Pacific Ocean, which has been called the Subarctic Water of the North Pacific (fig. 199, p. 713). These sections bring out another feature mentioned in the discussion of the Intermediate Water. To the north of lat. 36°N Intermediate Water of a salinity as low as 33.8‰ is found at a depth of 300 m or less. This water, which contains a considerable amount of oxygen, is probably formed in winter at the convergence between the Kuroshio Extension and the Oyashio and sinks from the surface in a manner similar to the sinking of the Antarctic Intermediate Water. From the region of sinking this Intermediate Water flows toward the east and spreads over the greater part of the North Pacific (fig. 202). To the south of lat. 36°N Intermediate Water of salinity between 34.0‰ and 34.1‰ is present at a depth of about 800 m, but this water represents the most northern extension of the Intermediate Water that flows north along the coast of Japan and turns around as part of the big whirl on the right-hand side of the Kuroshio.

The North Pacific Current. Under this name is understood the general eastward flow of warm water to the east of long. 160°E. Details of this flow are not known, but from the Bushnell section of 1934 (fig. 200) it is evident that Kuroshio water crosses long. 170°W, because at a number of Bushnell stations the T-S curves are similar to those of the Kuroshio Water. The greater part of this water appears to turn around toward the south before reaching 150°W, and only a small portion continues and flows south between the Hawaiian Islands and the west coast of North America after having been mixed with waters of different origin. The main part of the North Pacific Current does not, therefore, extend across the Pacific Ocean but turns back toward the west in the longitude of the Hawaiian Islands.

The Aleutian (Subarctic) Current. To the north of the North Pacific Current one finds a marked transition to an entirely different type of water, the Subarctic Water, which also flows toward the east. According to the Bushnell observations the transport of Subarctic Water between the Aleutian Islands and lat. 42°N amounts to about 15 million m3/sec above the 2000-decibar surface. This water mass must have been formed by mixing of Kuroshio and Oyashio water, the temperature of the mixture having been reduced by cooling and the salinity of the upper layer decreased by excessive precipitation. One branch of the Aleutian Current turns north and enters the Bering Sea, following along the northern side of the Aleutian Islands and circling the Bering Sea counter clockwise. In the Bering Sea these waters are further cooled, and flowing south they reach the northern islands of Japan as the cold Oyashio. The amount of water in this gyral is not known, but inflow and outflow from the Bering Sea must be nearly equal, wherefore it follows that the 15 million m3/sec of Subarctic Water which continues east on the southern side of the Aleutian Islands are supplied by the Kuroshio, the waters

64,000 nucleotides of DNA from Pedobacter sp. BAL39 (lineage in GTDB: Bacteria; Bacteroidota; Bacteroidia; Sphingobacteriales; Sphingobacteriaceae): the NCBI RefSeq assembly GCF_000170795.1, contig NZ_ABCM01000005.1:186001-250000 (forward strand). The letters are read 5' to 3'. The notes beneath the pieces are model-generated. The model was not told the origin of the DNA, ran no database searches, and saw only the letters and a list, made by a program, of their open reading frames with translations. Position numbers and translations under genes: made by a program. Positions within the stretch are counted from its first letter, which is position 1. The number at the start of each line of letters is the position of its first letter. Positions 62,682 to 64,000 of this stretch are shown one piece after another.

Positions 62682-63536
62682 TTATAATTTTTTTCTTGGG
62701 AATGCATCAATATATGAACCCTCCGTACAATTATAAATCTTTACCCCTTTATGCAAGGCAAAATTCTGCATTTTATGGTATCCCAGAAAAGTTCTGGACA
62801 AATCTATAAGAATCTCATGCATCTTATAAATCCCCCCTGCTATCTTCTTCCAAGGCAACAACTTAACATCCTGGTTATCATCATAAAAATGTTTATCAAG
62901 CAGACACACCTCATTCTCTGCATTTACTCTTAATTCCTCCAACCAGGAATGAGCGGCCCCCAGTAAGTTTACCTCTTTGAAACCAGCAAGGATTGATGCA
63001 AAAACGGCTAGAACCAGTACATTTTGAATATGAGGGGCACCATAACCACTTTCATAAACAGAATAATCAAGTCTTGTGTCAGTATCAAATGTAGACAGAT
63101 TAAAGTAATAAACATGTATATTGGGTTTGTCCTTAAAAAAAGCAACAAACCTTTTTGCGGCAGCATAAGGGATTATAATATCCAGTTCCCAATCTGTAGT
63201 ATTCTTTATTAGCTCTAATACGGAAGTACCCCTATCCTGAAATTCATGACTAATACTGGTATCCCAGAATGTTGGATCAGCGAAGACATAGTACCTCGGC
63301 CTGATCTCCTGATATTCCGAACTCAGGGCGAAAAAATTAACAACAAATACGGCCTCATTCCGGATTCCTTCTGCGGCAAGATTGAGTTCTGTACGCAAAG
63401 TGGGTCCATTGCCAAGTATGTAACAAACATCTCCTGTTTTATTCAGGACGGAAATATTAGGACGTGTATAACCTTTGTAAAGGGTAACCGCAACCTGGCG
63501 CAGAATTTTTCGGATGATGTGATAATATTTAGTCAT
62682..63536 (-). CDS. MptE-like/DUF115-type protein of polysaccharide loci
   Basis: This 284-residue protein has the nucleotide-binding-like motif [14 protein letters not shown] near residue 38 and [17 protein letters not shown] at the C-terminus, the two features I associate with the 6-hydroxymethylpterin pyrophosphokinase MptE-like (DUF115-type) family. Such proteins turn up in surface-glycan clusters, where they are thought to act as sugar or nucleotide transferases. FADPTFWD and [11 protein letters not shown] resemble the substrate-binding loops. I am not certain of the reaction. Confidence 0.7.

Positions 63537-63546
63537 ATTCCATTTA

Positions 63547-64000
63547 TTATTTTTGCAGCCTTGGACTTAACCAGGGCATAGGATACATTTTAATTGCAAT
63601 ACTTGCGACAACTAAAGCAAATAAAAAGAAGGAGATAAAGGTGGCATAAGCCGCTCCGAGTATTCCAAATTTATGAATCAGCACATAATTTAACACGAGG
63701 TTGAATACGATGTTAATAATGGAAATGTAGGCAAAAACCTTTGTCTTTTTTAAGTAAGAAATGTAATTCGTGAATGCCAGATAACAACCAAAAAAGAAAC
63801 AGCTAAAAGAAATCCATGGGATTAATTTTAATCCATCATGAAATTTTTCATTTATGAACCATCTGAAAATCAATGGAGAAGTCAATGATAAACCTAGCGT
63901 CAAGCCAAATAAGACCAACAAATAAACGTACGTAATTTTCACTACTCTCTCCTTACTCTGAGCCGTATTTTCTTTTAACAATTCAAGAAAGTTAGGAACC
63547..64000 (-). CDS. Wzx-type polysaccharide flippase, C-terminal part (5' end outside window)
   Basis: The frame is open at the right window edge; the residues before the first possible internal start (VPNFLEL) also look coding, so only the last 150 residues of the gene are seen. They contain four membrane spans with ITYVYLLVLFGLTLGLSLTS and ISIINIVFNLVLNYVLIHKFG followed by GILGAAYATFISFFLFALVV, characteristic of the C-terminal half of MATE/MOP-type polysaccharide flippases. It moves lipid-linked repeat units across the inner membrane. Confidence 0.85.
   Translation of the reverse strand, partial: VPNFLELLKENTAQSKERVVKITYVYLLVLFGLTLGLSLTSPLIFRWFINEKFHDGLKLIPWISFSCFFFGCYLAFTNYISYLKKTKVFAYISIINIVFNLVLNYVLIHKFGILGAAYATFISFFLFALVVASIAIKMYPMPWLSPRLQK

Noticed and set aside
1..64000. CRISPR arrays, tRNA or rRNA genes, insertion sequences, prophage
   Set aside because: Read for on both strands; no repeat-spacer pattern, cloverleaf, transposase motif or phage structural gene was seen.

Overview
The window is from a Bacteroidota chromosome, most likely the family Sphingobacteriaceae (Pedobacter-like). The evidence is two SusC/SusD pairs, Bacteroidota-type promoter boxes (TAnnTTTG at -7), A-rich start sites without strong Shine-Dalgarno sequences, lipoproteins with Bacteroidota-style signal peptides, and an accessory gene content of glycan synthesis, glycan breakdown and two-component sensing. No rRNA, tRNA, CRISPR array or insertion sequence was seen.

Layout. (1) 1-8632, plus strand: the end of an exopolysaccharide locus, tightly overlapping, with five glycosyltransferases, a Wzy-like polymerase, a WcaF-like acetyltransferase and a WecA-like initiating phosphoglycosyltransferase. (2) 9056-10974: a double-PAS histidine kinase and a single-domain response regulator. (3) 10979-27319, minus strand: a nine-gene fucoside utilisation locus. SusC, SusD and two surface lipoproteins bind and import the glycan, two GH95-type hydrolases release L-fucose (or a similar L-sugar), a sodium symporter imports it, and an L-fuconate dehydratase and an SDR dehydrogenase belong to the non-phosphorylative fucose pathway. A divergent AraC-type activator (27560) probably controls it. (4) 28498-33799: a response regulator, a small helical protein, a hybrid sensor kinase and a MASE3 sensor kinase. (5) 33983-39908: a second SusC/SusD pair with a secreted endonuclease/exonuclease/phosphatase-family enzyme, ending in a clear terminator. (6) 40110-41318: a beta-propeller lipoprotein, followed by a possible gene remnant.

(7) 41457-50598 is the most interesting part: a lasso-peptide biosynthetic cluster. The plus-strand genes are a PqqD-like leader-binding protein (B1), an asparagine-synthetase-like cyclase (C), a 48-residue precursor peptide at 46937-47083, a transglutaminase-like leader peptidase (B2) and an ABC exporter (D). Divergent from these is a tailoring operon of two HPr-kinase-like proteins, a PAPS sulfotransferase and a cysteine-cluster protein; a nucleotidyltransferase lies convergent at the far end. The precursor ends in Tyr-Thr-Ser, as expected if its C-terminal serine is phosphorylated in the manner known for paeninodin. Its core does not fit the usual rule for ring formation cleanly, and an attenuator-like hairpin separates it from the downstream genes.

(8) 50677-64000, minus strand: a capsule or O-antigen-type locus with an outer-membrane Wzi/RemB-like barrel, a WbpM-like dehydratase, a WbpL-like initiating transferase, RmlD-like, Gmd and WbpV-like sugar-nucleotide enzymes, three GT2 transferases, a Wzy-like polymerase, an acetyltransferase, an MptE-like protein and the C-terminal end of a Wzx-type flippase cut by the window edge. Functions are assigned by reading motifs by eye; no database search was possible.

of which have been completely transformed by mixing and external influences.

Before reaching the American coast the Aleutian Current divides, sending one branch toward the north into the Gulf of Alaska and another branch toward the south along the west coast of the United States. The former branch is part of the counterclockwise gyral in the Gulf of Alaska. It enters the gulf along the American west coast, and since it comes from the south it has the character of a warm current in spite of the fact that it carries Subarctic Water. It therefore exercises an influence on the climatic conditions similar, on a small scale, to that which the North Atlantic and the Norwegian Currents exercise on the climate of northwestern Europe. The major branch, which turns toward the south along the west coast of the United States, is known as the California Current, but before dealing with this it is desirable to discuss the warm-water currents between the Hawaiian Islands and the American West Coast.

The Eastern Gyral in the North Pacific Ocean. The existence of an eastern gyral is recognized mainly by the character of the water masses and by the results of computations based on observations between the Hawaiian Islands and the coast of California and between the Hawaiian Islands and the Aleutian Islands. The study of water masses (fig. 200, p. 715) brought out that a distinctly different water mass was present in the region to the east of the Hawaiian Islands, a mass in part formed at the boundary between the warmer waters and the Subarctic Water between long. 130° and 150°W. Computation of currents and transport, the results of which are shown schematically in fig. 205, p. 727, leads to the conclusion that a clockwise rotating gyral is present in the eastern North Pacific with its center to the northeast of the Hawaiian Islands. It is probable that the location of this gyral changes with the seasons and shifts from year to year, so that occasionally the gyral may lie entirely to the northeast of the Hawaiian Islands, whereas in other circumstances the Hawaiian Islands may lie inside the gyral. If the gyral is displaced considerably to the north, Equatorial Water may reach as far north as to the Hawaiian Islands, as was observed in 1939 at Bushnell station 316 (see fig. 200, p. 715). At the surface the gyral is masked by wind-driven currents.